Martin Luther was once approached by a man who enthusiastically announced that he’d recently become a Christian. Wanting desperately to serve the Lord, he asked Luther, “What should I do now?” as if to say, should he become a minister or perhaps a traveling evangelist?
Luther asked him, “What do you do now?”
“I’m a shoemaker.”
Much to the cobbler’s surprise, Luther replied, “Then make a good shoe and sell it at a fair price.”
I love that answer. Three paragraphs down from this statement (on pp. 86-87), Tchividjian writes the following:
I once heard Os Guinness speak about what such reform will require [e.g., regarding our motives and not specifically our vocations]. He said the main reason Christians aren’t making more of a difference in our world is not that they aren’t where they should be. There are, in other words, plenty of artists, lawyers, doctors, and business owners who are Christians. Rather, the main reason is that Christians aren’t who they should be right where they are.
Bingo . . . . In an earlier chapter (Chapter 3) titled, “Seduced by Cool,” Tchividjian opens it with a quote by Charles Spurgeon: “He who marries today’s fashion is tomorrow’s widow.” He goes on to state the following in the opening paragraphs of the chapter (p. 19):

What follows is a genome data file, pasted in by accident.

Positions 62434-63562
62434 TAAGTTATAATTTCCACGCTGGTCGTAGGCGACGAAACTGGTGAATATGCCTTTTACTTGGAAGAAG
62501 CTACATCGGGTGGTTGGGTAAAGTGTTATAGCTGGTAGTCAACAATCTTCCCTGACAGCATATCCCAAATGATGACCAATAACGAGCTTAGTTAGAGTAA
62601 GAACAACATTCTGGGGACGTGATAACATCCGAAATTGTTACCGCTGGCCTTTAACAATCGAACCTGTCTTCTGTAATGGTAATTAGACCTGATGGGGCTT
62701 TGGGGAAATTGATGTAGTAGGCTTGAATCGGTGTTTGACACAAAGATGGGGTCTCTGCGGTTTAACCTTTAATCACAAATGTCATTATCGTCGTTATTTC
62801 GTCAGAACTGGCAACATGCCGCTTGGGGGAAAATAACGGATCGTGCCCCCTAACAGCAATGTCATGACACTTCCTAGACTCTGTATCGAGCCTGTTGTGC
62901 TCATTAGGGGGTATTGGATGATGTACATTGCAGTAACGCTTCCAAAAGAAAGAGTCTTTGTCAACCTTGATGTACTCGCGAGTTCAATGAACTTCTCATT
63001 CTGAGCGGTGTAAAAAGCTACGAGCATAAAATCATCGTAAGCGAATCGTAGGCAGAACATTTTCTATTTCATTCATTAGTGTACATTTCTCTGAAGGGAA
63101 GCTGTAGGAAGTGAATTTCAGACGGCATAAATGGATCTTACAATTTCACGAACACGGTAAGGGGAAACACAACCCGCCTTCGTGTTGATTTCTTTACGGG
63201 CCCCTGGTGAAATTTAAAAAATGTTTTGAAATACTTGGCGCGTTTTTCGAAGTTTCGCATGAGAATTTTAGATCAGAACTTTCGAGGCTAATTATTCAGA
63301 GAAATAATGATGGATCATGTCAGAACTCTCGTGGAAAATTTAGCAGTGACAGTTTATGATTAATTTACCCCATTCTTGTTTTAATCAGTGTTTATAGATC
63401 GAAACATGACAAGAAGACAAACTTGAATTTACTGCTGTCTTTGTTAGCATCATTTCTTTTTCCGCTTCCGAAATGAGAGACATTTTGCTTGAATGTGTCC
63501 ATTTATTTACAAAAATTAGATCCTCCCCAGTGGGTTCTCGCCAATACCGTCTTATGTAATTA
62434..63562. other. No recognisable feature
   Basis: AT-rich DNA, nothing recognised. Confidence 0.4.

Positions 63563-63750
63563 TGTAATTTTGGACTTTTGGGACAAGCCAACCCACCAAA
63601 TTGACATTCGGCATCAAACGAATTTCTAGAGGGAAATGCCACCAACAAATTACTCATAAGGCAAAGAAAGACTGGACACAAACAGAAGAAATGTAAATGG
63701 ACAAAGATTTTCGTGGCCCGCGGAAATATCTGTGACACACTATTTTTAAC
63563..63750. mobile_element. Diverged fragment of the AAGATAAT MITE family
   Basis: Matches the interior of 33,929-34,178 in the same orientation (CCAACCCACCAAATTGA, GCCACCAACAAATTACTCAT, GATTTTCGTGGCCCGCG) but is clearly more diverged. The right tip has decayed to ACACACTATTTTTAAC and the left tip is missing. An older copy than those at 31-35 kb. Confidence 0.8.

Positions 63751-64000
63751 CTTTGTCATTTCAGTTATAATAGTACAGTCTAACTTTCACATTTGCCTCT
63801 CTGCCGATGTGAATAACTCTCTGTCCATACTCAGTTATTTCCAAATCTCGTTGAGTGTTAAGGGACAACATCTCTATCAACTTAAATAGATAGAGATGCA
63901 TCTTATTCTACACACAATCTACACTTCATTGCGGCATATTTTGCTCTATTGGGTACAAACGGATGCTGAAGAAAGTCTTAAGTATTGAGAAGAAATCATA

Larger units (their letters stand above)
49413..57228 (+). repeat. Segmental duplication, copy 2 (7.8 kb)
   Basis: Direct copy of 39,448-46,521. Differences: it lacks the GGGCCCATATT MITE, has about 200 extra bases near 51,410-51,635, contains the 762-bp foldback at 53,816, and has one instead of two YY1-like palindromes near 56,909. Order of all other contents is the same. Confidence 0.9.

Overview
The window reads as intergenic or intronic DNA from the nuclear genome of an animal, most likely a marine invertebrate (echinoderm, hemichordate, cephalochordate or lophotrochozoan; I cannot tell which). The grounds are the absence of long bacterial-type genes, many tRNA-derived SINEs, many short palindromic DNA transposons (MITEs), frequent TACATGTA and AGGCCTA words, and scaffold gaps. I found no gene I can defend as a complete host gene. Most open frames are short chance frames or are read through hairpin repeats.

According to Jesus, Christianity is not cool. There, I said it.
I’ll even go a step further: if you are infatuated with what’s fashionable in our society, then you will deem true Christianity irrelevant. That’s how idolatry works.
Think about it. Jesus said some pretty unfashionable stuff. “If you want to live, you must die. If you want to find your life, you must lose it.” He talked about self-sacrifice and bearing crosses and suffering and death and the dangers of riches. He talked about the need to lay down our lives for those who hate us and hurt us. He talked about serving instead of being served, about seeking last place and not first. He talked of gouging out our eyes and cutting off our hands if they cause us to sin.
He was making the profound point that daily Christian living means daily Christian dying–dying to our fascination with the sizzle of this world and living for something bigger, something thicker, something eternal. Jesus calls his people to live for what is timeless and not trendy, to take up the cross and follow him, even when it means going against social norms.
Of course, all of this is flat-out uncool in a world that idolizes whatever cultural craze is in style, whatever is fashionable.
“Daily Christian living means daily Christian dying.” We don’t do that well most of the time. We want the same stuff everybody else has out there plus the benefits that come from being Christian, and Jesus clearly said that it doesn’t work that way. But we try to make it work that way most of the time. Often, we want to be “rock star” Christians in a cool society and not servants who are willing to “count the cost” of following after Jesus. We just want to be cool like everybody else. And we don’t want to be one of “them.” However, Jesus was in the “them” group. Let’s read Philipians 2:1-17 written by the Apostle Paul regarding how we are to imitate Jesus Christ’s humility: